Monday, April 23, 2018

Asia pollution is by far biggest contributor to smog in Western US, peer reviewed study. Tons of mercury, sulfates, ozone, and black carbon from Asia come to rest in California carried by Pacific winds


Image caption: "While much of the dust cloud remains over the Pacific Ocean, the leading edge has reached as far east as the American Midwest by April 13 (2001)," NASA, 5/17/2001. 

"China now emits more mercury than the United States, India, and Europe combined....“What’s different about China is the scale and speed of pollution and environmental degradation,” Turner says. It’s like nothing the world has ever seen.”" (p. 1)

3/1/2017 peer reviewed study: Asian air pollution is by far the biggest contributor to smog in the Western US.
3/18/2011, "Made in China: Our Toxic, Imported Air Pollution," Discover, by David Kirby, (April 2011 issue)

"Mercury, sulfates, ozone, black carbon, flu-laced desert dust. Even as America 
tightens emission standards, the 
fast-growing economies of Asia 
are filling the air with hazardous components that 
circumnavigate the globe." 

(p. 1): "Prevailing winds across the Pacific are pushing thousands of tons of other contaminants—including mercury, sulfates, ozone, black carbon, and desert dust—over the ocean each year. Some of this atmospheric junk settles into the cold waters of the North Pacific, but much of it eventually merges 
with the global air pollution pool that circumnavigates the planet. 

These contaminants are implicated in a long list of health problems, including neurodegenerative disease, cancer, emphysema, and perhaps even pandemics like avian flu. And when wind and weather conditions are right, they reach North America within days. Dust, ozone, and carbon can accumulate in valleys and basins, and mercury can be pulled to earth through atmospheric sinks that deposit it across large swaths of land.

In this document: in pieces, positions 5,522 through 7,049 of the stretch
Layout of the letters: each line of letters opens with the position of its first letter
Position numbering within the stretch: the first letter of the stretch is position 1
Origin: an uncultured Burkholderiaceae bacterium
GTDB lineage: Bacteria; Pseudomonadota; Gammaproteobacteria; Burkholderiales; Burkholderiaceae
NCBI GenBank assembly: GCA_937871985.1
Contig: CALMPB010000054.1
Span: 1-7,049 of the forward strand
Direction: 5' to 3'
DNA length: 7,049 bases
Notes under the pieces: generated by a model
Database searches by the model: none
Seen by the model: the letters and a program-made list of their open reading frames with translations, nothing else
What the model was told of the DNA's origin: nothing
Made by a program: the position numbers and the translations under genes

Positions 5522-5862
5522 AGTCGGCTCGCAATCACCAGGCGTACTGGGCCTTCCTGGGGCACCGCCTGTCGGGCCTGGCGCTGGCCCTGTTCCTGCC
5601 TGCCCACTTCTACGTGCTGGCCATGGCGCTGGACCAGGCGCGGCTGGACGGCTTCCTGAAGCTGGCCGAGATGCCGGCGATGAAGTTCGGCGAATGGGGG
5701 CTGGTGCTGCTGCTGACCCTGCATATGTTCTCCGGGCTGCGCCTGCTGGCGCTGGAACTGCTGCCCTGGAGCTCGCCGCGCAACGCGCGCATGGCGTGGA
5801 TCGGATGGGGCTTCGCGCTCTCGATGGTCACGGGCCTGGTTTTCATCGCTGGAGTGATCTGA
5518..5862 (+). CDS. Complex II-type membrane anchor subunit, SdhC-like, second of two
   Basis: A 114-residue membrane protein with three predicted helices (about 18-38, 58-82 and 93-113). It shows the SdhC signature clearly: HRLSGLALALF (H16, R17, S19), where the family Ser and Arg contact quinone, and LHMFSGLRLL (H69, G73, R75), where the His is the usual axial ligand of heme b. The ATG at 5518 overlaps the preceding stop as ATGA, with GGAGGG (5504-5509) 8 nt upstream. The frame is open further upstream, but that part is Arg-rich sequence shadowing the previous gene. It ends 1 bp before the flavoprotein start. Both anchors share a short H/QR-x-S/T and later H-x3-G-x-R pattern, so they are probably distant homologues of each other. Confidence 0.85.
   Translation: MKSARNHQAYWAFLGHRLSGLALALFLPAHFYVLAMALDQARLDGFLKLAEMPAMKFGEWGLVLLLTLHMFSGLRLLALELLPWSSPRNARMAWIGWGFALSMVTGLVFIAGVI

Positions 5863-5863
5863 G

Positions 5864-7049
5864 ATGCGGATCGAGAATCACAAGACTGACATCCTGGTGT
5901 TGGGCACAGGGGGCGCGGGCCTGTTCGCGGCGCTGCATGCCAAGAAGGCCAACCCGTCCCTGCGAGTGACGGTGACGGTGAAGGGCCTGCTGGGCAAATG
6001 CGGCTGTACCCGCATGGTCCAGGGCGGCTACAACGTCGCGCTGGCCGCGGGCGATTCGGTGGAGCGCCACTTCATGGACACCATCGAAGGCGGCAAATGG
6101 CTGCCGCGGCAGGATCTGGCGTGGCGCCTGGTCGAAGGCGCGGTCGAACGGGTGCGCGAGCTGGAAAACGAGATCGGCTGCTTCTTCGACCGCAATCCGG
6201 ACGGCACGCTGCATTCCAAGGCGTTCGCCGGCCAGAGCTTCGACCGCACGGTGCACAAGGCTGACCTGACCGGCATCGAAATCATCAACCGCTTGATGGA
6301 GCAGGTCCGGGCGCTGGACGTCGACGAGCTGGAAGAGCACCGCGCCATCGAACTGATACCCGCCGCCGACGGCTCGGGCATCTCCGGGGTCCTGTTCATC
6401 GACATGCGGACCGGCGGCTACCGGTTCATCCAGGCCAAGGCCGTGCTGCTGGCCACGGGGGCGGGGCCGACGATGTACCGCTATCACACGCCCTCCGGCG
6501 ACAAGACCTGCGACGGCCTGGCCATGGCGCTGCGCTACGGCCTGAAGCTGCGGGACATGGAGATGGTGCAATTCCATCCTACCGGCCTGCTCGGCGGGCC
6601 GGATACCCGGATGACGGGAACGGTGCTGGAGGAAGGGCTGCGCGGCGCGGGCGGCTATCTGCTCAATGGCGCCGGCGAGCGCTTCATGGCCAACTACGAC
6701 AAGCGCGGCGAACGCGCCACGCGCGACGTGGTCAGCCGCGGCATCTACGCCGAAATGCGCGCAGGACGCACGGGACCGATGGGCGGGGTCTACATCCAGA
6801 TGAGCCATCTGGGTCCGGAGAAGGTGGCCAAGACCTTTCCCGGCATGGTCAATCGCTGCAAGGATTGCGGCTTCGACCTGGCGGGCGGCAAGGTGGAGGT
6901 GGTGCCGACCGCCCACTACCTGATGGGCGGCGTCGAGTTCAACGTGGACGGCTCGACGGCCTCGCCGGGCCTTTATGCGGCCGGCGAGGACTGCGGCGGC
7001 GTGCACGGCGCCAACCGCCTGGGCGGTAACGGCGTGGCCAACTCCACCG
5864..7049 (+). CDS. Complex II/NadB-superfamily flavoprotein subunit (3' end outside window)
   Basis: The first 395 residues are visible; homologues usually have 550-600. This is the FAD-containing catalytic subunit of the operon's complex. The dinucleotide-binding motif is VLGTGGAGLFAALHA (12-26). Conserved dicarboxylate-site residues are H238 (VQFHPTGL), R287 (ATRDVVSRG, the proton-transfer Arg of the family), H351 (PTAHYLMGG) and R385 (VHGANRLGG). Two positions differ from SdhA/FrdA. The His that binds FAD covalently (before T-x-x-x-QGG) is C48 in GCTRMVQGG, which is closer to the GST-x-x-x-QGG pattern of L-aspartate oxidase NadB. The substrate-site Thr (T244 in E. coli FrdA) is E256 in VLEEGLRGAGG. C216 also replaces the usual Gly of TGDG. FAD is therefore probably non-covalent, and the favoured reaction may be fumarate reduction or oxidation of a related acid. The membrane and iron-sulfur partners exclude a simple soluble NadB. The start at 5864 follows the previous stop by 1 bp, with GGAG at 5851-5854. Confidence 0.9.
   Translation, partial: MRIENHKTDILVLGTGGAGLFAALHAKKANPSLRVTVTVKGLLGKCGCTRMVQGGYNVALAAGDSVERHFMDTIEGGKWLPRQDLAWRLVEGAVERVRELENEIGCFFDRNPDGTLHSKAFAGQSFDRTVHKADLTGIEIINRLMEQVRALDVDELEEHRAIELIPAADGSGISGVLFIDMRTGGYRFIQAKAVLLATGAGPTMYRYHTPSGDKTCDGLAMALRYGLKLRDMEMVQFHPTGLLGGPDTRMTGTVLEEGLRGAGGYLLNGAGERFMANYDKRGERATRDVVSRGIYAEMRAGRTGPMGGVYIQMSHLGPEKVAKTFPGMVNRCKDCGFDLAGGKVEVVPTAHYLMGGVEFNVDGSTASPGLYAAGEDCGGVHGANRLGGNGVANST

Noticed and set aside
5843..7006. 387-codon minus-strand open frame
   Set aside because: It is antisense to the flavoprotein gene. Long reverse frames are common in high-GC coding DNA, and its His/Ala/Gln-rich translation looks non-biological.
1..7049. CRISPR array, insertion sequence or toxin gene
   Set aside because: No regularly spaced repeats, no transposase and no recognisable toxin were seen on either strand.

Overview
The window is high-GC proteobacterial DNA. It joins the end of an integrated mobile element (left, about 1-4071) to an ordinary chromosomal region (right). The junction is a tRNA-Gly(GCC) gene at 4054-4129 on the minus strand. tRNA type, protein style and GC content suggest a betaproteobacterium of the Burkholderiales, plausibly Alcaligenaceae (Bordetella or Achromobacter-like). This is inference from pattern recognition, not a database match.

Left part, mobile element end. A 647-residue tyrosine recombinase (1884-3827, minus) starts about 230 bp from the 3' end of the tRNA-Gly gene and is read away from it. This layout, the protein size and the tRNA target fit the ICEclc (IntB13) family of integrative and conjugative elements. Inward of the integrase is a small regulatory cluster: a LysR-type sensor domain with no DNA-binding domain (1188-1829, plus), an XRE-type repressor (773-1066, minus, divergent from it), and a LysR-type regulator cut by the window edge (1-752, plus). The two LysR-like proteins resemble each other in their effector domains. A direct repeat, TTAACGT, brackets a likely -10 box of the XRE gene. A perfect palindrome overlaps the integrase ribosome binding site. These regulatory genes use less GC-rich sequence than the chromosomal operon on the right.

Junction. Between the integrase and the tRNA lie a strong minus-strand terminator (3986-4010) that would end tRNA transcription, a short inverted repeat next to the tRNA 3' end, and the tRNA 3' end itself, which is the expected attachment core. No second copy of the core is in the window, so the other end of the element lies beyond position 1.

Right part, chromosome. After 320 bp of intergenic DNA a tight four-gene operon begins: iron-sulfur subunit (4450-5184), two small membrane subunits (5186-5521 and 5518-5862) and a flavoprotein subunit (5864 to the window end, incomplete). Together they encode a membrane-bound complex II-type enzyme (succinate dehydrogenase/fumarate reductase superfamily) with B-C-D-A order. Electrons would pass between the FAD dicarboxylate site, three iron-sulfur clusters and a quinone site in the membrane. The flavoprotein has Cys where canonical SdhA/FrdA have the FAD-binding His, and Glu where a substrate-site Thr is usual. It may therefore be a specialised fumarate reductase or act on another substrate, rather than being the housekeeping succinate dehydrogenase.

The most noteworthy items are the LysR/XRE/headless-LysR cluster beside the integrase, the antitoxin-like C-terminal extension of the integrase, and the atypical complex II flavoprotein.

China in particular stands out because of its sudden role as the world’s factory, its enormous population, and the mass migration of that population to urban centers; 350 million people, equivalent to the entire U.S. population, will be moving to its cities over the next 10 years. China now emits more mercury than the United States, India, and Europe combined....(p. 1)

“What’s different about China is the scale and speed of pollution and environmental degradation,” Turner [Jennifer, director of the China Environment Forum at the Woodrow Wilson International Center for Scholars] says. It’s like nothing the world has ever seen.”...

"Jaffe’s colleagues considered it improbable that a concentration of pollutants high enough to significantly impact American air quality could travel thousands of miles across the Pacific Ocean." (p.2)...

(p. 7): "Perhaps the most counterintuitive traveling contaminant is ozone, commonly associated with ground-level pollution in cities. Volatile organic compounds, carbon monoxide, and nitrogen oxides from Asian cars and industry mix in the atmosphere as they cross the Pacific Ocean and convert in sunlight into ozone, a main ingredient in smog, Jaffe explains. When air with high ozone concentrations touches down in North America, it can pose the classic dangers of urban smog: heart disease, lung disease, and death.